We’re on to our 4th week here in the Oyam District. I finally feel that I have adjusted to living here and all the customs (such as “Africa Time”). So far this week I have worked on building the pit latrine for Leah’s family. Leah is a beautiful baby girl who was born blind. The latrine that her family has been using is not suitable for her and her sister (who is also handicapped). While building the latrine, the men don’t let us do too much of the important work because they fear we’re not strong enough/ we might mess it up. But, we still are very proactive. We have collected rocks, bricks, and sand for all three latrine sites. We also got to use a sledge hammer and smash the rocks into bits for the cement mix. The strenuous labor really helps get out your frustration. It’s been a challenging, but also enriching experience working on the latrines. I never was much of a “handy-man” at home so it is a new experience learning to use these tools and be able see something that I made with my hands turn into an actual project! It’s exciting! I also feel that I have grown closer to my fellow project interns and the GHNU staff. During down time, the GHNU staff talk to us about their upbringing and life in Uganda. It’s very interesting to hear them so casually open up about their hardships (especially about the impact Kony had on their community). I have also had interesting discussions with the project interns. Before every meeting, Joyce assigns us a partner in the group to talk to for at least thirty minutes and return with at least one interesting fact about their life. It has actually been really helpful with getting to know the rest of the team (even if it is awkward for the first 5 minutes). I’ve learned so much about the interns, their lives, and what influenced them to come on the trip. We also got to meet some other non-profit workers who work with musical therapy. It was fun to talk to people outside our group and hear about their project and why they decided to come to Uganda. This trip has been so amazing and as our departure date gets closer I realize more and more that I don’t want to leave. I’ve connected with a lot of people here, especially the little kids, and saying good bye is going to be very difficult.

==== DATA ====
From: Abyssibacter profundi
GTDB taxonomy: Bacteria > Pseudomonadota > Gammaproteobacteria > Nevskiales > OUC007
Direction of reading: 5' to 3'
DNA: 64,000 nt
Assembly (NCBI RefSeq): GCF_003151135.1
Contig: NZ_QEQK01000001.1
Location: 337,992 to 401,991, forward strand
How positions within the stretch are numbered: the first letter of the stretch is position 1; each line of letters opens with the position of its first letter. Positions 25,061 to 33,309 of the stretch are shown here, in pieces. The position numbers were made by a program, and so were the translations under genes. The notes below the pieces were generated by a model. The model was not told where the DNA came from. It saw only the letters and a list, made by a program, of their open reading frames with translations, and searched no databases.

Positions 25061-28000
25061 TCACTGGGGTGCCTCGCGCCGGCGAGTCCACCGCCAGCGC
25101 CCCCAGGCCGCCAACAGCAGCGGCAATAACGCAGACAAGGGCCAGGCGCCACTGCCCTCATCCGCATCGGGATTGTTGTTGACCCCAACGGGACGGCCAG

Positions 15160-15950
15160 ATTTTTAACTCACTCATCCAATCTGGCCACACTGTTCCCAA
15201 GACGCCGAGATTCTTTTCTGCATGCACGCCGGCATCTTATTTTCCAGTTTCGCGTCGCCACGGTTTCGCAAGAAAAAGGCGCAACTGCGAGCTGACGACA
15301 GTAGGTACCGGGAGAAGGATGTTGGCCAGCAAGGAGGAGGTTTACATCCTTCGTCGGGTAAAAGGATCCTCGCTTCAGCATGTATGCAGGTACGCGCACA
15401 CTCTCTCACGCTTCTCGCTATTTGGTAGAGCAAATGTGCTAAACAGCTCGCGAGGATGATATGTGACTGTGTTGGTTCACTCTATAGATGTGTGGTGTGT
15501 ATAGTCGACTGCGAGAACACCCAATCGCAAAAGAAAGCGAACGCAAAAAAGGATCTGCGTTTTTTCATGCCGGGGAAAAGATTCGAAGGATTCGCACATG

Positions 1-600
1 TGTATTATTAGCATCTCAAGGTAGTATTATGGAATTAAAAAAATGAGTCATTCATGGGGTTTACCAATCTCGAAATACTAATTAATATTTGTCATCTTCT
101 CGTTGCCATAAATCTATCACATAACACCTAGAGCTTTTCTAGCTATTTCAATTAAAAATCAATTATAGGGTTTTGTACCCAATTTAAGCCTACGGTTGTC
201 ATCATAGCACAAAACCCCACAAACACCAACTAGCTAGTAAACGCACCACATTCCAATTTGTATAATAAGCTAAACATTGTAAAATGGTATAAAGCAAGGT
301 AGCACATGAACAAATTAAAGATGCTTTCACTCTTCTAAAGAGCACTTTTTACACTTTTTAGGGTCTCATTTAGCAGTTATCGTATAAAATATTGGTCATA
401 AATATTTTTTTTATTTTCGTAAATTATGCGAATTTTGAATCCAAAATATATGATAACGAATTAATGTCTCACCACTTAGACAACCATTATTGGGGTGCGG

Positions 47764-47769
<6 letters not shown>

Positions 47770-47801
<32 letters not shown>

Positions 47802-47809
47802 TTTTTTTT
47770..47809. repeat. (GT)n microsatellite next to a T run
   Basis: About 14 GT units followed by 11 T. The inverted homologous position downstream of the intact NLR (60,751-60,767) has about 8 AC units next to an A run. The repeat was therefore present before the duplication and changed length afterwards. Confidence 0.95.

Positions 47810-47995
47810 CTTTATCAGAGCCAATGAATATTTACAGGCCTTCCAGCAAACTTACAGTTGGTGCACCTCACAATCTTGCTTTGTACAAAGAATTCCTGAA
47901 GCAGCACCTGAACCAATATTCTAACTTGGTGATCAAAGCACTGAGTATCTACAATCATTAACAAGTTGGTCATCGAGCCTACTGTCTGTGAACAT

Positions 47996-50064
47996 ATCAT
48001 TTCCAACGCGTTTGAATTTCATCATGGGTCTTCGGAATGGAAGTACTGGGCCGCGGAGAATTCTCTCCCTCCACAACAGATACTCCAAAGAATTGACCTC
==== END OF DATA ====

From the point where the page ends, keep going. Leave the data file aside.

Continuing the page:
This past Saturday we went hiking at Sipi Falls and the excursion was unlike any other. Our tour guide first handed out hiking sticks and we all failed to see the importance in them. We had no idea what we were up against and figured they would just get in the way. We have never been so wrong. Within the first 10 minutes of the hike, we soon realized that the sticks would be used for far more than just a prop. I know I’m not alone when I say that this was one of the most physically challenging hike I have ever been on. We had to walk down steep and strenuous trails to get to the bottom of the waterfall. Here we are thinking we have reached our final destination, only to learn that this is just the beginning. We had to turn around and climb back to the very top of the mountain, which wasn’t that easy. It’s hard to explain in words the difficulty of this hike. It’s one of those things you just have to experience for yourself. At one point we had to climb up a ladder that was over three stories high. It was nothing but a simple wooden ladder leaning up against the mountain. This was an unexpected obstacle where many people were forced to conquer their personal fear of heights. Luckily for me this was not a problem, I loved climbing high into the mountain and being able to turn around and see how far I had climbed. We had to walk over a rickety bridge where only three people could be on at a time for fear that too much weight would bring it down. It goes without saying that this was no ordinary hike. However, the physical challenges of the hike were exactly what we were all craving after traveling such long distances in a little van. The challenges we faced with the hike were absolutely worth it. Words cannot even capture the beauty of the scenery [nor can pictures]. My favorite part of the entire visit was the rewarding feeling of standing at the base of the waterfall getting soaked from the spraying water. It’s one of those cliché moments that you can’t truly explain where everything in life, at that moment, just seems right. There is no better feeling than the feeling of letting all of your worries and thoughts go and just enjoying the waterfall crashing down all around you. And just as if the beautiful vegetation and breathtaking waterfalls weren’t enough, there was an unbelievable rainbow going across the entire falls to top it all off. Needless to say, our visit to Sipi Falls was by far one of the most amazing memories I have from this amazing experience.